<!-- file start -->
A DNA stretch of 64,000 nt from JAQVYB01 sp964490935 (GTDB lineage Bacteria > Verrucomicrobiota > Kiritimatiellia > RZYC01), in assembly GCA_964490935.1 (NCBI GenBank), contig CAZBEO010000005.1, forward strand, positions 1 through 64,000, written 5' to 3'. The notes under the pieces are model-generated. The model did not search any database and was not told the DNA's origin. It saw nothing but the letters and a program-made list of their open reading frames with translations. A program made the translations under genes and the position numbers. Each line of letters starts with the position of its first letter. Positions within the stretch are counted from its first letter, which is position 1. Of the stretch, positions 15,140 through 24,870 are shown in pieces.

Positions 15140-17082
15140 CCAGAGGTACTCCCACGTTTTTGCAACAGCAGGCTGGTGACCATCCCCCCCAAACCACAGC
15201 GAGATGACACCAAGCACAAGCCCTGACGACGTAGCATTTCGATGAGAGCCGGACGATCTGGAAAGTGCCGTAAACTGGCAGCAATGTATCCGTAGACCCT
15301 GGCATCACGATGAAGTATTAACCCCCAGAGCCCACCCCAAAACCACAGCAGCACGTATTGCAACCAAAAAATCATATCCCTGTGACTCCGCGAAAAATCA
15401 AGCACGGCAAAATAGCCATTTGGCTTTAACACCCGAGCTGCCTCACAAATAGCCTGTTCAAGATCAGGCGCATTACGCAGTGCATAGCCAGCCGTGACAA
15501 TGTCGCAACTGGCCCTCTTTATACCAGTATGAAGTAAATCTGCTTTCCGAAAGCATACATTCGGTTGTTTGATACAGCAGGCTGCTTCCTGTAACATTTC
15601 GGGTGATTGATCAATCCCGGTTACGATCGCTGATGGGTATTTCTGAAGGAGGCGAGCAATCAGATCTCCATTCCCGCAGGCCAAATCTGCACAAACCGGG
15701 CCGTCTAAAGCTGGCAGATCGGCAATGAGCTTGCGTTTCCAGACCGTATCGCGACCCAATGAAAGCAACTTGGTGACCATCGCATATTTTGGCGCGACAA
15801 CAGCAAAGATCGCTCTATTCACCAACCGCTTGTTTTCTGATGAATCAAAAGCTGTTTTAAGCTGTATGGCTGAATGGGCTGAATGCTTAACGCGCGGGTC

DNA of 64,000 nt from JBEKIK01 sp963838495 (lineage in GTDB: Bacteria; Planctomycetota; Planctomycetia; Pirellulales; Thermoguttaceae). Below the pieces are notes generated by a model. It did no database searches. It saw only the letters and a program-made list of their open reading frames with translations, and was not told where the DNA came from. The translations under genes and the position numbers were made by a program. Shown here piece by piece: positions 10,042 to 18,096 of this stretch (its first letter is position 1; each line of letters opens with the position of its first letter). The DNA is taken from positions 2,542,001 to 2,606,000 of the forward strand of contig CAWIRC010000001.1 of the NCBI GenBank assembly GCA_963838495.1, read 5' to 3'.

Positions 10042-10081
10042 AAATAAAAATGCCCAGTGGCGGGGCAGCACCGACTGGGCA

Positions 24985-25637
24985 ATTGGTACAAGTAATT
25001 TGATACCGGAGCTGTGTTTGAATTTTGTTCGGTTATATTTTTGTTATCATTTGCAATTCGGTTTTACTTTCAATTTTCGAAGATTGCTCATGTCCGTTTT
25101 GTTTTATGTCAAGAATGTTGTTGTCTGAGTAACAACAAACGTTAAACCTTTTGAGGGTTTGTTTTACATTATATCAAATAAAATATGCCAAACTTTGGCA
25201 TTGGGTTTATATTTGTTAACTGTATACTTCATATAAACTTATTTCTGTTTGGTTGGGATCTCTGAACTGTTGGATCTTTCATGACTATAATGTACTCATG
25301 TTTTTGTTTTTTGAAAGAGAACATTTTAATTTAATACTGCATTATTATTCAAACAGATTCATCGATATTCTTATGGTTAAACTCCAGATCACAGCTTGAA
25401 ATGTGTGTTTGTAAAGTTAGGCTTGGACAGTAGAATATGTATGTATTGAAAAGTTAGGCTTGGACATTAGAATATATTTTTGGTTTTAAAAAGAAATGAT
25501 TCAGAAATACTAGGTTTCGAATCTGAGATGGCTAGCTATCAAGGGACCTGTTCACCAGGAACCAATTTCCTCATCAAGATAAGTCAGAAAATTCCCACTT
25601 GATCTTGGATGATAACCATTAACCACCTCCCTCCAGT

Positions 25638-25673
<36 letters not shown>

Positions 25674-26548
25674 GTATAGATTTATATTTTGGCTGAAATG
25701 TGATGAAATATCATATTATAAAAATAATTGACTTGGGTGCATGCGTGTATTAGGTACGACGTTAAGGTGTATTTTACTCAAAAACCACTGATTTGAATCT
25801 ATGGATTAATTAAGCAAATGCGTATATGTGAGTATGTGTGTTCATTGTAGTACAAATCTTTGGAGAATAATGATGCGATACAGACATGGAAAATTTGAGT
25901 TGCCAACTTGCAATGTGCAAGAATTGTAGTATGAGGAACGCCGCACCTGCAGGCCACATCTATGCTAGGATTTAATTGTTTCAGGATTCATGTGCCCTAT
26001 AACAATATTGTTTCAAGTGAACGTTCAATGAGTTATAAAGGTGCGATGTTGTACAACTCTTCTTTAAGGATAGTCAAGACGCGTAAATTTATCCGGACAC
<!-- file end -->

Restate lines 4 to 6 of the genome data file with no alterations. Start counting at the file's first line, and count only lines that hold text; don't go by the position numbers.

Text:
15201 GAGATGACACCAAGCACAAGCCCTGACGACGTAGCATTTCGATGAGAGCCGGACGATCTGGAAAGTGCCGTAAACTGGCAGCAATGTATCCGTAGACCCT
15301 GGCATCACGATGAAGTATTAACCCCCAGAGCCCACCCCAAAACCACAGCAGCACGTATTGCAACCAAAAAATCATATCCCTGTGACTCCGCGAAAAATCA
15401 AGCACGGCAAAATAGCCATTTGGCTTTAACACCCGAGCTGCCTCACAAATAGCCTGTTCAAGATCAGGCGCATTACGCAGTGCATAGCCAGCCGTGACAA